A unit of Malaysian property developer Selangor Dredging has bought a prime freehold residential plot in the plush Orchard area.
Champsworth Development - 50 per cent owned by SDB International, a subsidiary of Selangor Dredging - paid $72 million for 1 Draycott Park. The sale price includes a development charge of about $15.3 million, translating to about $1,787 per sq ft per plot ratio, for the 17,442 sq ft site.
In a filing with Bursa Malaysia, the developer said it purchased the land via private treaty from Ms Seow Ai Ling and Mr Tang Wee Houe. Mr Tang is an architect.
The developer said it was considering building "exclusive mid-rise apartments" on the site, which now has a seven-storey block built in the 1990s, with eight apartments ranging from 860 sq ft to 6,200 sq ft. The site, zoned residential, can be redeveloped up to 36 storeys high.
The parcel is in the residential enclave of Claymore Hill and Ardmore Park, near the Tanglin Club and American Club. It is also within walking distance of Orchard Road.
The purchase will be 30 per cent paid for with internal funds and the rest with bank borrowings.
This is not the Malaysia-listed developer's first purchase here. It made headlines in December for buying a freehold site in Serangoon Road from National Aerated Water Company for $47 million.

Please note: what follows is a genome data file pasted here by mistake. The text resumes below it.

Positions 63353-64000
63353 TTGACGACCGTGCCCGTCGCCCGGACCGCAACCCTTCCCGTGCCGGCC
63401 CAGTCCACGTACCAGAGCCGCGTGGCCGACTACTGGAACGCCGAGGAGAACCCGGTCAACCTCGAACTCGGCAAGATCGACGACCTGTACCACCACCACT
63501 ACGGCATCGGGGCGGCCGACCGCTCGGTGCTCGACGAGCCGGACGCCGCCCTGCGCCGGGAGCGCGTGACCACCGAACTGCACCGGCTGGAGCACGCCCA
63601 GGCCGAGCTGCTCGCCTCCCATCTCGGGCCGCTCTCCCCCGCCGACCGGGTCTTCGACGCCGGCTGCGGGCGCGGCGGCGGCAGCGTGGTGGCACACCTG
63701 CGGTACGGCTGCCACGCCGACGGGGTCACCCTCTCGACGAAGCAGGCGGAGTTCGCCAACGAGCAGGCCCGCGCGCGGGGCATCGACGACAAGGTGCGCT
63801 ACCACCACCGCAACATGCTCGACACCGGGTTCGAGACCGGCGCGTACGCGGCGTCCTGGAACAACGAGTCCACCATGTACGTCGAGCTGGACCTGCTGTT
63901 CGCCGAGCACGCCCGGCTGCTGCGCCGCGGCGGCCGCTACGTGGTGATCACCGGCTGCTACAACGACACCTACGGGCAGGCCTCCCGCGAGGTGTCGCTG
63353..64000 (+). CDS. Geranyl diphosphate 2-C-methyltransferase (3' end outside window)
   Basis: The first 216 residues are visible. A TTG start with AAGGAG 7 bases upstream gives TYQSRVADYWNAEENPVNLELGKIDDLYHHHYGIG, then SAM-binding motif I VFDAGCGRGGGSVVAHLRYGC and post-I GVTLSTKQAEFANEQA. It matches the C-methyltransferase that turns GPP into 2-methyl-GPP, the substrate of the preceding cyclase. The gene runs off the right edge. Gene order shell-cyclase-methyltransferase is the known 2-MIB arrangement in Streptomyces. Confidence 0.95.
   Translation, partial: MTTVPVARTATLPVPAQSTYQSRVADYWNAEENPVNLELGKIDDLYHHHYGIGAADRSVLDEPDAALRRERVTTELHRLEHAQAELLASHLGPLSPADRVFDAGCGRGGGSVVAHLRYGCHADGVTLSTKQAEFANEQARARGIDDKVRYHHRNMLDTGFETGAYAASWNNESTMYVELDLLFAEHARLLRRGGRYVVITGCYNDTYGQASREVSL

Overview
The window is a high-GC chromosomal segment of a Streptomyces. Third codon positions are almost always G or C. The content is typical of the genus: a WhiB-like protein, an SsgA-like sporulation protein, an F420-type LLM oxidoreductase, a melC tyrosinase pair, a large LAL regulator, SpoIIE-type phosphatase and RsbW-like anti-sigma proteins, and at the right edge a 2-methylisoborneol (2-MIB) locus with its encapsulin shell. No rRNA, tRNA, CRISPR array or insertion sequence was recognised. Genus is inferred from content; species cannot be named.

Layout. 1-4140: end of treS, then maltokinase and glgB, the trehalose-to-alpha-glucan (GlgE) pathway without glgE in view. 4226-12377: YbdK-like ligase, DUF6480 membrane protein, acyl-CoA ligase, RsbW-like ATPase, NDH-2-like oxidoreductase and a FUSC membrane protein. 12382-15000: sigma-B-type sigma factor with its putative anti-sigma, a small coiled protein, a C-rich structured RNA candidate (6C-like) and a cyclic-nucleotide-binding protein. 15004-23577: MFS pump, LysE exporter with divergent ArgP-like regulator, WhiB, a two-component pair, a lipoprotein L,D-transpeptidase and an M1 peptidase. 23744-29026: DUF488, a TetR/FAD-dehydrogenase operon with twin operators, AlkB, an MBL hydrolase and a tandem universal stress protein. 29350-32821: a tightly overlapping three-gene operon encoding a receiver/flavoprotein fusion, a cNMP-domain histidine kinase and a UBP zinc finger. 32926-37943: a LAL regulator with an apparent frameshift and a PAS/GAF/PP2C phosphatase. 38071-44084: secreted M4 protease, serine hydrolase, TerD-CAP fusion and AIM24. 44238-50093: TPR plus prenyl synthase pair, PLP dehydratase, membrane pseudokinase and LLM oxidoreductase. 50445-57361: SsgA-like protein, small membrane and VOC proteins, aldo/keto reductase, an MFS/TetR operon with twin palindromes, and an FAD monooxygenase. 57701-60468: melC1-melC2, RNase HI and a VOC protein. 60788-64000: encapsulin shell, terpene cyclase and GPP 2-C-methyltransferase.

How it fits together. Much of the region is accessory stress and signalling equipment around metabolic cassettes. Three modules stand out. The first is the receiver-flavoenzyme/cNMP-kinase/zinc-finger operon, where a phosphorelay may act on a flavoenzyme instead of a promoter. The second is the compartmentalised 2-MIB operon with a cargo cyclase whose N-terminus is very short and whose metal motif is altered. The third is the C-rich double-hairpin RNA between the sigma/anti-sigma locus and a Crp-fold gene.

A consultant said that this transaction signals to the market the high-end non-landed residential segment has moved on to the next phase of price recovery.
The break-even price for the new development is expected to be between $2,700 and $2,800 psf.
Although the price paid for the site was bullish, it does not signify an imminent price recovery for the high-end property segment.
The price of the land may go up, which means the cost for this project will go up, but it does not mean that prices for the segment will increase.
To be profitable, the developer would have to launch at prices of about $3,300 psf - at least 10 per cent above recent transacted prices in the area.
Foreigners make up about half of high-end property buyers here, and the 15 per cent additional buyers' stamp duty rate imposed on foreigners will continue to curb demand.
Property prices in the core central region have been falling. They fell 1.2 per cent over the course of last year, and posted a 0.4 per cent fall for the first quarter of this year.
High-end property prices will probably continue on a gentle slide for the rest of the year.
Adapted from: The Straits Times, 9 June 2017